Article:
Children and adolescents; will usually present to an osteopath with sporting injuries or ‘growing pains’, although other complaints such as asthma, glue ear, adolescent scoliosis and recurrent throat infection’s are not uncommon either. Sporting injuries resulting in muscle or ligament strains can be treated with good success at home using rest, ice, compression and elevation (RICE). Using ice packs, or cold compresses, immediately after the injury and for the next 48-72 hours helps with the pain and inflammatory response. They are best used for up to 10 minutes at a time over the area of injury, and then allow the area to warm up again. It helps to flush out inflammatory by-products, reduce the swelling and bring fresh blood full of nutrients and tissue repairing cells to the area. Compression and elevation of the injured limb also aid reducing the inflammation, and rest is to avoid re-injury.
As children grow up they go through rapid growth phases, these accelerated developmental stages can put a great deal of strain on specific areas of the body. When a growth spurt occurs the bones tend to rapidly increase in length, however the muscles and tendons do not necessarily lengthen at the same rate. When the shin bone (tibia) lengthens it puts immense strain on the calf muscles and their Achilles tendon, which is transmitted to the heel. This pulls on the heel continually, irritating its attachment site on the bone leading to pain and inflammation. In severe cases it may even pull a piece of the heel bone off. A similar event can happen when the femur lengthens and the quadriceps muscle pulls on the upper part of the tibia. Physically active children seem to be most at risk because their muscles are more developed and thus tighter. The best management for such cases is rest from the aggravating activity, and a good stretching and exercise programme. Children are quite resilient and do recover quickly from injury. Sometimes however it is necessary to wait until the growth spurt has finished and the muscles have caught up before a return to full activity can occur. Seeing a qualified physician can help with reducing undue muscular tension and advise on managing the recovery.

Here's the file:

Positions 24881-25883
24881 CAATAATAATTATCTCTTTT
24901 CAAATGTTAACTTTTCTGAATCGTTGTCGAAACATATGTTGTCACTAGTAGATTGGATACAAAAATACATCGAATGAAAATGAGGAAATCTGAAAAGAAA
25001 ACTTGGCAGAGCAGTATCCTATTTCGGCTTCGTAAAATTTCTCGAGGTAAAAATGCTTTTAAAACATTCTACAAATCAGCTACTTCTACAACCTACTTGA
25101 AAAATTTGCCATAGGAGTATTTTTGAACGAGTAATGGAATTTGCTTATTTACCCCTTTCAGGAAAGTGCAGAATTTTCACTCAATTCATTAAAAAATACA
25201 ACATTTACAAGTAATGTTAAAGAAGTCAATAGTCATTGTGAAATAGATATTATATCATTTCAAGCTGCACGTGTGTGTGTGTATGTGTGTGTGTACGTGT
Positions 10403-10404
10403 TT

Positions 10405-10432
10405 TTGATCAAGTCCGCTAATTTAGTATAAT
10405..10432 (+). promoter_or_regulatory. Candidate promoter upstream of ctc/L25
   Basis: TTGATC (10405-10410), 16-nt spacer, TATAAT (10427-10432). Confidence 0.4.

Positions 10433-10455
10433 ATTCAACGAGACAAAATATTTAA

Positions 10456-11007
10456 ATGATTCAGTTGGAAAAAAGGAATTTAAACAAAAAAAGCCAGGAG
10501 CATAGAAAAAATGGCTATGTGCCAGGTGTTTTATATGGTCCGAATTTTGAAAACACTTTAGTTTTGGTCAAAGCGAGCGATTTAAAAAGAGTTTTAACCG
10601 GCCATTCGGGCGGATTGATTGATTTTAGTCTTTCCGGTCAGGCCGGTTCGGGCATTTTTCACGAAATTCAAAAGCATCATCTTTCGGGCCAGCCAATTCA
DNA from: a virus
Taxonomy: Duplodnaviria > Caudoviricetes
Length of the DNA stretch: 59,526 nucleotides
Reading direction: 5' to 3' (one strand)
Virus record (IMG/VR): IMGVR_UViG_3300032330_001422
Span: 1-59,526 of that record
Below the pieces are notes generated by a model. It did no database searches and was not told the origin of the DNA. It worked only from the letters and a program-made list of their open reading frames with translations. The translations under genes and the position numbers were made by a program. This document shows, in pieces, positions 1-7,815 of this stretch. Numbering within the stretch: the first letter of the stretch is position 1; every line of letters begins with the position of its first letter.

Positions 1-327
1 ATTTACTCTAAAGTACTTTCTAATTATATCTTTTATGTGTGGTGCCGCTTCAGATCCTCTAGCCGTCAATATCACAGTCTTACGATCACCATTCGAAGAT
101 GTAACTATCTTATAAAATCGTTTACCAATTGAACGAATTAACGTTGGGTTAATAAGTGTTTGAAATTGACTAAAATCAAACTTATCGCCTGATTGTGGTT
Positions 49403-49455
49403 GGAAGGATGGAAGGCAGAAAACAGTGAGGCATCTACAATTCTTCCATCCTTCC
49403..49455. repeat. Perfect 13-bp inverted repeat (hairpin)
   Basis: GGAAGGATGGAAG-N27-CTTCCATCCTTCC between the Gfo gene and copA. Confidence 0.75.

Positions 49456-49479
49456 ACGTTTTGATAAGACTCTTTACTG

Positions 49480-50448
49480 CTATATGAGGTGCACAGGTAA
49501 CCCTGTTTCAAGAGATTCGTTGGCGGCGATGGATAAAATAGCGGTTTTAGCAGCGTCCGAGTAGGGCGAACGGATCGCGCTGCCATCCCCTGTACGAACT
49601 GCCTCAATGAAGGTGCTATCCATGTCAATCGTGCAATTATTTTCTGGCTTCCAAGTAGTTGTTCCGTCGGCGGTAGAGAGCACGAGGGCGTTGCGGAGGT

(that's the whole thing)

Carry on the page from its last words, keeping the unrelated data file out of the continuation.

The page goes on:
Babies; are brought in to see osteopaths for a whole host of complaints ranging from colic, wryneck, and reflux to incessant crying. It is a common belief that babies and children should have no structural stresses or strains in their bodies, because they are ‘so young’. The reality is very different. Birth is one of the most stressful events of our lives. The baby is subjected to enormous forces during its journey through the birth canal. The baby has to turn and twist as it squeezes through the bony pelvis, on its short but highly stimulating and potentially stressful journey. Many symptoms that babies suffer from can be attributed to a premature or traumatic birthing process, be it caesarean section, forceps delivery, abnormally rapid or long labour. A baby’s head and body have the remarkable ability to adapt to the stresses in a normal delivery. In order to reduce the size of the head, the soft bones overlap and absorb pressure as the baby descends. Many babies are born with odd shaped heads as a result. As the baby suckles, cries and yawns it stimulates the bones to shift and the head can usually be seen to gradually lose the unsymmetrical shape. However, this unwinding, or de-moulding process is often incomplete, especially if the birth has been difficult. As a result, the baby may be left with some very uncomfortable stresses within its head and body. These stresses can irritate the nervous system and distress the baby.
When treating babies osteopaths employ a host of specific gentle techniques that relieve a baby of mechanical stresses and an irritated nervous system. These very subtle techniques enable the inherent healing ability of the body to gradually release its accumulated stresses and strains. The aim is to relieve the current symptoms and also improve the underlying health of the tissues as far as possible in order that they do not recur.
Reactions to treatment vary; often the baby or child is very relaxed afterwards and sleeps well. Others have a burst of energy after treatment, usually followed by a good night’s sleep. Occasionally children are unsettled after treatment. This is a temporary situation, and is usually caused when the release of stress has been incomplete. It is not always possible for a complete release to occur in one session, especially if stresses have been severe.
Although most people think of osteopaths as back specialists, and to be fair they do treat a lot of back problems, they also treat a whole host of other problems. Osteopaths treat anyone of any age from newborns to the elderly, from pregnant women to sports people. Osteopathic treatment is holistic and does not only target the symptoms but also treats the parts of the body that have caused the symptoms.
The Osteopathic Centre